as a sorting machine run for two or three hours a day and shut
it down. You would run it continuously and you would utilise your
asset and maximise its usage. It is a management problem that
we have here and an efficiency problem but the system, as far
as competition is concerned, is very difficult.
130. Mr Stanley, you said that in a few years'
time you hoped, once it had cut its costs, Consignia would once
again be a great company. How do you understand Consignia is going
to go about cutting its costs?
(Mr Stanley) As I understand it, the
main areas they want to look at are, first of all, outside the
mail business. Parcel Force has problems and the Post Office network
has costs in there which they are looking at. Within mails, on
their own figures, the major sorting centres are probably only
running at around 65 to 70 per cent efficiency. If you go in there,
you can see what they call their EP, which is a proportion of
how efficient they could be if they were run effectively. There
is efficiency to be had there. A lot of efficiency too is to be
had, I understandit is not our responsibilityin
terms of logistics, getting the mail around more effectively,
re-examining the way they run the mails. It has not changed for
decades, if not hundreds of years.
131. They are sacking 30,000 people, it was announced
just before Christmas. That is presumably related to cutting costs?
(Mr Stanley) It was before we brought
out any of these proposals. It is more a reaction to the fact
that they have known they have had efficiency problems for some
time but they have been brought up hard against them by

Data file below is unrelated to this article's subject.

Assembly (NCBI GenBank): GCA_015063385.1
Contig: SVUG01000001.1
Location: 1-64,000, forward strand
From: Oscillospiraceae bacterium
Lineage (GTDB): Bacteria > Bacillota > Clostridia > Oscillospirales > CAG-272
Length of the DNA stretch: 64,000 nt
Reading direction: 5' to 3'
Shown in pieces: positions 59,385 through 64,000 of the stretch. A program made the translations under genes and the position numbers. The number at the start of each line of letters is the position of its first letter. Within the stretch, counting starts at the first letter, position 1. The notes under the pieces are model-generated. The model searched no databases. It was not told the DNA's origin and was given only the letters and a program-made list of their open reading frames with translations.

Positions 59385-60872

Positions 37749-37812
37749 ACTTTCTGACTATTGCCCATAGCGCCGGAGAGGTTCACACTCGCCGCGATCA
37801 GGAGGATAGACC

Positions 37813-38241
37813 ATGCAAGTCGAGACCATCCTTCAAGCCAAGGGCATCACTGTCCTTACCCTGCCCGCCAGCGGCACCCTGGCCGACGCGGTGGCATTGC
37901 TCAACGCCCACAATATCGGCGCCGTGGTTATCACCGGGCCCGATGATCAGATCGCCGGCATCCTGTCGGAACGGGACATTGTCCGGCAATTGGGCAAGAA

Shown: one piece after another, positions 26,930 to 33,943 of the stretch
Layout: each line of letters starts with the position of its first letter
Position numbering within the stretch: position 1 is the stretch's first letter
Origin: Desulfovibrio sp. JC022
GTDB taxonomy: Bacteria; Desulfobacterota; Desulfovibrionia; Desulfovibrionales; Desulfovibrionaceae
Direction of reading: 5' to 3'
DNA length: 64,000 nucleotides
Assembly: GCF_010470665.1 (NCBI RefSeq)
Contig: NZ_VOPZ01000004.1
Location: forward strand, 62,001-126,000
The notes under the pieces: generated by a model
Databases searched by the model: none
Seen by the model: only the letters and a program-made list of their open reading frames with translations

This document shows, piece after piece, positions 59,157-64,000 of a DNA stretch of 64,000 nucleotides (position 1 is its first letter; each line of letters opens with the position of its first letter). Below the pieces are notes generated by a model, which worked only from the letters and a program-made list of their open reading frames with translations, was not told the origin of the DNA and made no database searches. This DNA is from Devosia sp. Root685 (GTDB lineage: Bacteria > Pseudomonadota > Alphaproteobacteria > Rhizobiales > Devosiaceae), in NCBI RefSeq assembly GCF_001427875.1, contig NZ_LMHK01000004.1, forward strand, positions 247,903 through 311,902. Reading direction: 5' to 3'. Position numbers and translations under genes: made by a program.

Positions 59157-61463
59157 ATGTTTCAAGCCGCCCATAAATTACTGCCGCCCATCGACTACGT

132. Is the sacking of 30,000 people related
to cutting costs?
(Mr Stanley) Absolutely.
133. Mr Gibb mentioned earlier about how volumes
had increased hugely. My own local Post Office in Mulbarton gets
40 sacks a day. 10 or 15 years ago, they got six or seven sacks
a day. Can you explain to me how 30,000 fewer people are going
to cope with this increased burden?
(Mr Stanley) I do not know how they calculated
134. I am not interested in how they calculated
the 30,000. I am not interested in you trying to guess how they
calculated it. I am asking a simple question: how do you improve
the service? How do you ensure that each postman or post woman
does not have more to carry when you have 30,000 fewer postmen
(Mr Stanley) You make sure you do not
cut any numbers of people carrying bags. You look at the huge
135. Of the 30,000 people, do you know how many
are people carrying post?
(Mr Stanley) I do not.
136. It may be all 30,000? You do not know that?
(Mr Stanley) Every conversation we have
had with Consignia would suggest they are not, but
137. The announcement was made a couple of weeks
before Christmas that Consignia was sacking 30,000 people with
consummate timing. You are the regulator for the industry. Do
you mean you did not get on the phone instantly and ask for an
analysis of who these 30,000 people were and the sectors they
(Mr Stanley) No, we did not, because
we are very chary of getting involved in management decisions.
138. You do not know for sure? It could be the
case that these 30,000 people are all people who are carrying
letters and you would not know it.
(Mr Stanley) I would be extraordinarily
139. I am not asking whether you are surprised
or not. It is possible.
(Mr Stanley) It is possible.